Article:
C1 · C2 · Grammar

Future forms for C1-C2

Here’s a quick activity for advanced learners to help you learn, brush up and think about some expressions and ways in which we can talk about the future.

Created by blogdeserena

C1-C2 Future forms

Choose the correct option 

Activity by Serena

The sentence ' The government will meet tomorrow' is incorrect as this is an arrangement and should be expressed using the form 'going to'

In the following statement 'shall' has been used to express determination.
The whole purpose of this interview is to talk about the band's last release. We shall therefore not be drawn into discussing our private lives.

In the following statement the pronunciation of 'shall' and 'not' is weak.
The whole purpose of this interview is to talk about the band's last release. We shall therefore not be drawn into discussing our private lives.

Which of the following samples is more likely to appear on a notice board?

The following sample is common in...?

The Prime Minister is to hold an official reception for the visitors.

Which of the following options is NOT correct?
I am now looking forward to our first meeting with the students' council, which ... in a week's time.

Complete the sentence with the structure 'be to+ infinitive' in a way that it has the same meaning as the sample. Do not use contractions.

Do not disturb the staff.

You .... the staff

'Be due to' can be used instead of the simple present for timetables.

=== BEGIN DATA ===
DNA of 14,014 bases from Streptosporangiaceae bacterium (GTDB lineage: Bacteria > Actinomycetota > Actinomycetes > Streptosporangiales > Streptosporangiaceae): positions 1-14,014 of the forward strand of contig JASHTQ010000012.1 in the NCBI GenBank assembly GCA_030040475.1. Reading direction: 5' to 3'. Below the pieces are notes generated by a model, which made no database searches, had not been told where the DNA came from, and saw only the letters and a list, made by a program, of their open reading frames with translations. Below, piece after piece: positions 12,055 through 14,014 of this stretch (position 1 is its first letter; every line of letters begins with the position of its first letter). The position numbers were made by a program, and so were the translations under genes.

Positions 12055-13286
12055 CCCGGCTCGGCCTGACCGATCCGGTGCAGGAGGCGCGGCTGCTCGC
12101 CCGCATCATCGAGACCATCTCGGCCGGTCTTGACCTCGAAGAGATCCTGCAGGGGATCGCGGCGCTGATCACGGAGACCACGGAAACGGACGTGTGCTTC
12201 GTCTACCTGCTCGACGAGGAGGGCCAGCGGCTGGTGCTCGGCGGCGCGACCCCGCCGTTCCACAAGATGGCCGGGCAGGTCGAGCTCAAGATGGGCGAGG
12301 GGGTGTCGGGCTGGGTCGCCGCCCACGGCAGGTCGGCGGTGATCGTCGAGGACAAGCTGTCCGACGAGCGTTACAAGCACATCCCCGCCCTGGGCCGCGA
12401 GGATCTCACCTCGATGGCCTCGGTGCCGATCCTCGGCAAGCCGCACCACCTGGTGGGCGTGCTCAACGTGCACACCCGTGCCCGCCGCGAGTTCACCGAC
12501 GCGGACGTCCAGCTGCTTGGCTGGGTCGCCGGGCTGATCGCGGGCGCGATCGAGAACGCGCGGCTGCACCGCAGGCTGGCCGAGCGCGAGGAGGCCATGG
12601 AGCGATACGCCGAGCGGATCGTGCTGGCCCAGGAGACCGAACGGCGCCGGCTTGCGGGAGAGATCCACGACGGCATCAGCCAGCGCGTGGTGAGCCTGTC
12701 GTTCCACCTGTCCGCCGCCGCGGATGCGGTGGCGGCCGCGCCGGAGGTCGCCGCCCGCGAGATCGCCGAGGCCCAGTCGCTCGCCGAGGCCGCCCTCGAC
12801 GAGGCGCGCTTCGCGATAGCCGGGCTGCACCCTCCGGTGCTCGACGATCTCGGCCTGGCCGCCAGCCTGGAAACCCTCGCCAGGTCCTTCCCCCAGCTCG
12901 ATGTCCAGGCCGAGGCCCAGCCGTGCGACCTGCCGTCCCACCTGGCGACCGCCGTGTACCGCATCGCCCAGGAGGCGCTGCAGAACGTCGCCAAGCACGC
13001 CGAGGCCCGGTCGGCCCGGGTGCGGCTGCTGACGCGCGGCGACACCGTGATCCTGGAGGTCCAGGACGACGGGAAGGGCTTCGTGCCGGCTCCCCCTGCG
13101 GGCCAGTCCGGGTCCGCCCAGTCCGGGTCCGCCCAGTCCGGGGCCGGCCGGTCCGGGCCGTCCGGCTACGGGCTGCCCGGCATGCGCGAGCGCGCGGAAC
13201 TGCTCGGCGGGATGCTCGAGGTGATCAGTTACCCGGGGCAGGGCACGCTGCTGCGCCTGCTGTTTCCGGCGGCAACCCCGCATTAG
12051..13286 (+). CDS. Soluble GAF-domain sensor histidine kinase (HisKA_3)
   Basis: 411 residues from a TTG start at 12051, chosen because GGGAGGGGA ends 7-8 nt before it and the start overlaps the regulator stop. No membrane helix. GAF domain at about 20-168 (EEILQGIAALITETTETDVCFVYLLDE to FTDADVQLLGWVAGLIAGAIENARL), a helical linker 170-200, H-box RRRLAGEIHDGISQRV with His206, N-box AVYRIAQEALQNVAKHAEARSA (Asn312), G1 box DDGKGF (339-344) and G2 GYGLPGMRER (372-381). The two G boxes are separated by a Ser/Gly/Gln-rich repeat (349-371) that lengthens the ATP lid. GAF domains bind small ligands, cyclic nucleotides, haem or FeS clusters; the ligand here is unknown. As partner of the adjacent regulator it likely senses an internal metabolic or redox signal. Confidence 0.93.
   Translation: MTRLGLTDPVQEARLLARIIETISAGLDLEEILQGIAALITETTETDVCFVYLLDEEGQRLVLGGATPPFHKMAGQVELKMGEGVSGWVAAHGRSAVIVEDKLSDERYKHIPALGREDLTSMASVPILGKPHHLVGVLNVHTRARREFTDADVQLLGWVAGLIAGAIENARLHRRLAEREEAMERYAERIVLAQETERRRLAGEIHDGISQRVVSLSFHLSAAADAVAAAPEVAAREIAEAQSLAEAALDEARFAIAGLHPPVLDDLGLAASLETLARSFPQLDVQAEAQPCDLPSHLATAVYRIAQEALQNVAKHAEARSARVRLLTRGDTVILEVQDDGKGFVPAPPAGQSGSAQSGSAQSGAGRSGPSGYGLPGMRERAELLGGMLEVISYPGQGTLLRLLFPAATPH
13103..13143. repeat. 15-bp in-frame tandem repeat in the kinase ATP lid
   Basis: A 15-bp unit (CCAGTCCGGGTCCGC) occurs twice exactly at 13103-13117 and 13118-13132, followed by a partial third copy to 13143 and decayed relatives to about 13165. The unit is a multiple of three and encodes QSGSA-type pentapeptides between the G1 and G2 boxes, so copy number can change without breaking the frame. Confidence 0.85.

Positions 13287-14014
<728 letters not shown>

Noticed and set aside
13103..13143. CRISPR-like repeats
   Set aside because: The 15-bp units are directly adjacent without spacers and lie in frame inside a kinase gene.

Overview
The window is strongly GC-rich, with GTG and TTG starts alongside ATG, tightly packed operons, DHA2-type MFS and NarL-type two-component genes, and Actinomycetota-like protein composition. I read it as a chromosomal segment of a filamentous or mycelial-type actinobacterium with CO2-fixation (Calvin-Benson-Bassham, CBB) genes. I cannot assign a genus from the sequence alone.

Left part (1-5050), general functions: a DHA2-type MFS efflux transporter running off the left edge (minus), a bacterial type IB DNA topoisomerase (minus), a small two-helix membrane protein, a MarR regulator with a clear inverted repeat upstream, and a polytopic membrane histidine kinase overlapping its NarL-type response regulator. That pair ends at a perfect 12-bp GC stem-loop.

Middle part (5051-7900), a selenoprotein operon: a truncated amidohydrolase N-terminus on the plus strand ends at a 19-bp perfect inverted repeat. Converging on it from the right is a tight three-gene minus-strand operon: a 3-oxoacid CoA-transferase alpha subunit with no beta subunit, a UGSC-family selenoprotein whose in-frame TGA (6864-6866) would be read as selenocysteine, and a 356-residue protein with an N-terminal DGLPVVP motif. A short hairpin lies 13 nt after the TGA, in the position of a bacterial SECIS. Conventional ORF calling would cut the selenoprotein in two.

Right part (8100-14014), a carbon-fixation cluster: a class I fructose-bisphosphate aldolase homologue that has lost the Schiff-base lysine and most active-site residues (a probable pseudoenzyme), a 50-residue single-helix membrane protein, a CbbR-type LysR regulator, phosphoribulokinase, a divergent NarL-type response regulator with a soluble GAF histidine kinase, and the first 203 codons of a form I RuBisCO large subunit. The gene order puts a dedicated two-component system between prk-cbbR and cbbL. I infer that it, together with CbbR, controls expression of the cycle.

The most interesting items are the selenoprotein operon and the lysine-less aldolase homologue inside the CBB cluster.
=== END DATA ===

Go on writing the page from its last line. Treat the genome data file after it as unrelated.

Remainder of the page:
Which of the two options suggests a fixed plan?

Which of the following samples is correct?

Which of the following samples is correct?

In the sentence 'I'll be meeting Tom at the office on Monday', the future continuous suggests...

About to in the following sentence The performance is about to start, refers to something that will happen in the near future.

Which of the sentences below has a very similar meaning to:
'Don't annoy your uncle with silly questions. He's about to lose his temper.'

Is the following sentence correct?
Don't annoy your uncle with silly questions. He's on the point of losing his temper in an hour.

Can the phrase 'be bound to' be used instead of 'very likely to' in the following sentence with a similar meaning?
The new stand-up comedy is very likely to upset many spectators.

Can the phrase 'be bound to' be used instead of 'certain' in the following sentence?
Be certain to give me a ring as soon as you arrive.

One of the following structures is too direct, which one?

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